Tuesday, April 21, 2009

Depersonalization Disorder --- DID

I’ve had a few friends and blog readers ask me over the years about the possibility of my having DID. My Sister, who knows me probably better than anyone, even questioned it at one time. At first I outright rejected the thought. ~I~ didn’t have that. ~I~ function just fine, thank you. ~I~ certainly don’t have inner parts or anything like that.

Then, as I began to read more blogs like Beauty, Ethereal Highway, Austin and JIP, I realized that they weren’t crazy – just different. They functioned quite well. They didn’t walk around with their heads spinning in circles like the girl on The Exorcist. In fact, many of their friends and family didn’t know they had DID. The symptoms and events they wrote about began to seem vaguely familiar and I found myself identifying with some of their experiences.

However, because I am very out of tune with my real self, I went back and forth. Were these episodes really me? Or me trying to be who I thought I was to be? Or the me that others made me as a child? Or was I just copying someone else in an attempt to fit in? I was very confused, and pretty soon I thought my head would spin right around like the Exorcist.

So, as is typical with me, I turned to intellectual analysis. I began to read anything I could about DID. Some of what I read paralleled my experiences. But other parts did not fit. I discussed the issue briefly in therapy and my therapist didn’t seem to think it was an issue While I do have dissociative tendencies, it’s not quite severe enough on the scale to be DID. I’ve never been aware of more than one personality/alter, for example.

A DID diagnosis requires “The presence of two or more distinct identity or personality states, each with its own relatively enduring pattern of perceiving, relating to, and thinking about the environment and self” and “At least two of these identities or personality states recurrently take control of the person's behavior.” I don’t have that. So I put DID out of my mind. Didn't worry about it. Wasn't an issue.......

Then, recently Beauty wrote a post in which she mentioned Depersonalization Disorder. I am going to have to watch the movie she referenced because many things in her post hit home for me. Once again, I went the intellectual route and began researching. I tried the Dissociative Experiences Scale test – I scored between 40 and 50 depending on the day. The remarks said –

Your answers to this Dissociative Identity Disorder screening test fall into the range with a higher association with DID. . . . High scores on the DES do not prove that a person has a dissociative disorder; they only suggest that clinical assessment for dissociation is warranted.”

I read more about this
Depersonalization Disorder, in particular. It is a dissociative disorder, of the milder type. This is what it said –

Depersonalization disorder is classified by the Diagnostic and Statistical Manual of Mental Disorders, 4th Edition, text Revision, also known as the DSM-IV-TR as one of the dissociative disorders. These are mental disorders in which the normally well-integrated functions of memory, identity, perception, and consciousness are separated (dissociated). The dissociative disorders are usually associated with trauma in the recent or distant past, or with an intense internal conflict that forces the mind to separate incompatible or unacceptable knowledge, information, or feelings. In depersonalization disorder, the patient's self-perception is disrupted. Patients feel as if they are external observers of their own lives, or that they are detached from their own bodies. Depersonalization disorder is sometimes called "depersonalization neurosis."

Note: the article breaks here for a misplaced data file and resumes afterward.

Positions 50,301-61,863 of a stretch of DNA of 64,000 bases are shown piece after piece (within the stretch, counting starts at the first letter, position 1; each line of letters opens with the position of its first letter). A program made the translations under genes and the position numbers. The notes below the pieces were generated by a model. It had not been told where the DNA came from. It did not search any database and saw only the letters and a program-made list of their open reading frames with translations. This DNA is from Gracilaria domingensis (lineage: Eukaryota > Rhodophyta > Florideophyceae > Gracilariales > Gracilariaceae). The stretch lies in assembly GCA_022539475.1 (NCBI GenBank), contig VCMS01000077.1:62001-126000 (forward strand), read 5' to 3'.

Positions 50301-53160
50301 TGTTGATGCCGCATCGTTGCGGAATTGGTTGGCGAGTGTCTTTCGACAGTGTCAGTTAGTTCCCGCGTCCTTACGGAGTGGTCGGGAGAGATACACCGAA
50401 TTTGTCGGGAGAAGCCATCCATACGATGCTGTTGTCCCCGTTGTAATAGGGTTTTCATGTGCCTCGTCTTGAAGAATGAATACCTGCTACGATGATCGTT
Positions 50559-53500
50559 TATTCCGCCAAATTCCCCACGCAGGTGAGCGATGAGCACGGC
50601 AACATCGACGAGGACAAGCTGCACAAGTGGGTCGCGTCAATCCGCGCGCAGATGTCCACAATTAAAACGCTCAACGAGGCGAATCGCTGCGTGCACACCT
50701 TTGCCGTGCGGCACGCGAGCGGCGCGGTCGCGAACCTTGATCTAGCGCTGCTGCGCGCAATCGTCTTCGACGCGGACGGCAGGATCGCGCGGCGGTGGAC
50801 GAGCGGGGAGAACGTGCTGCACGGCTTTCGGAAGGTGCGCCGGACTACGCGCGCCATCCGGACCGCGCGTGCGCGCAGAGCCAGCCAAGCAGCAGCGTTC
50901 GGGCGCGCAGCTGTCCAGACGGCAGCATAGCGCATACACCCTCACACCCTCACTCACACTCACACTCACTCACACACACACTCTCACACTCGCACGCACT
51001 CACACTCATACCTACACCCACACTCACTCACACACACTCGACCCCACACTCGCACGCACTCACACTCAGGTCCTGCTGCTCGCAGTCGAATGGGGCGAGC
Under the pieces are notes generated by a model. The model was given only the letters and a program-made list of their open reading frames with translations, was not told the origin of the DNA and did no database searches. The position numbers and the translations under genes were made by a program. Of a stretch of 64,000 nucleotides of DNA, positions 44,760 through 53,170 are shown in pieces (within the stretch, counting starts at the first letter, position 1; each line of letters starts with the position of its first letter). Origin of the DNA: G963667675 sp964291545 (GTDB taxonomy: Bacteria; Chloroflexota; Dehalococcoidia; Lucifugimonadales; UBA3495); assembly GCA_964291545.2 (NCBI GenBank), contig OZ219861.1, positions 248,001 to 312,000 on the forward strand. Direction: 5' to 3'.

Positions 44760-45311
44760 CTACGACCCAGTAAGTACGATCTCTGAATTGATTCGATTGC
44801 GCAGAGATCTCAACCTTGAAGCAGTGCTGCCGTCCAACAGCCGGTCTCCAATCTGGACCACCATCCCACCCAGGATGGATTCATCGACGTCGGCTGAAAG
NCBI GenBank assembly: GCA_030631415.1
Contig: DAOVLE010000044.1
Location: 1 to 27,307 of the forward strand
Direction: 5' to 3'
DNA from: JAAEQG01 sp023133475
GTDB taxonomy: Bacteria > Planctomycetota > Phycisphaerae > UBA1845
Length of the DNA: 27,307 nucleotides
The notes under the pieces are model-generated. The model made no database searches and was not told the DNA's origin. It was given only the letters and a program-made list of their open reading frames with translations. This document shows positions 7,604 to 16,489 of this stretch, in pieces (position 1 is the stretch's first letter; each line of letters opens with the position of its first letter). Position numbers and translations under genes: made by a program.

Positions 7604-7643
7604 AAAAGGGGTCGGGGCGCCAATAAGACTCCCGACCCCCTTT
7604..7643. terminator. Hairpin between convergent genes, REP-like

Depersonalization as a symptom may occur in panic disorder, borderline personality disorder, post-traumatic stress disorder (PTSD), acute stress disorder, or another dissociative disorder. The patient is not given the diagnosis of depersonalization disorder if the episodes of depersonalization occur only during panic attacks or following a traumatic stressor.”

A simpler definition says this -

Depersonalization disorder is marked by periods of feeling disconnected or detached from one’s body and thoughts (depersonalization). The disorder is sometimes described as feeling like you are observing yourself from outside your body or like being in a dream. However, people with this disorder do not lose contact with reality; they realize that things are not as they appear. An episode of depersonalization can last anywhere from a few minutes to many years **
The bolded red parts are what I most identify with. I am constantly feeling as if I am watching myself, typically from a position just over my right shoulder. The first time I'm aware of this happening is during one of the abuse episodes - in the car. When remembering my past, I do not feel connected at all. It's a very intense numbness. I used to think it was just a coping mechanism. But it's really more than that. I have trouble really figuring out where reality begins and ends.

I blamed my lack of connectivity on the fact that I had to be so many different people. There were a lot of different expectations depending on who I was around, and lots of different stories to keep straight. It got to where I couldn't remember what really happened and what didn't. However, this problem continued over into all areas of life. I often have difficulty figuring out what really happened and what I just thought might happen. Did I really do something? Or just plan to do it? Did I really have a conversation out loud? Or just in my head?

In intense situations, I detach - watch myself from afar. My "floating self" yells at my "body self," telling it what to say and how to act. Then later, I can't remember which is real.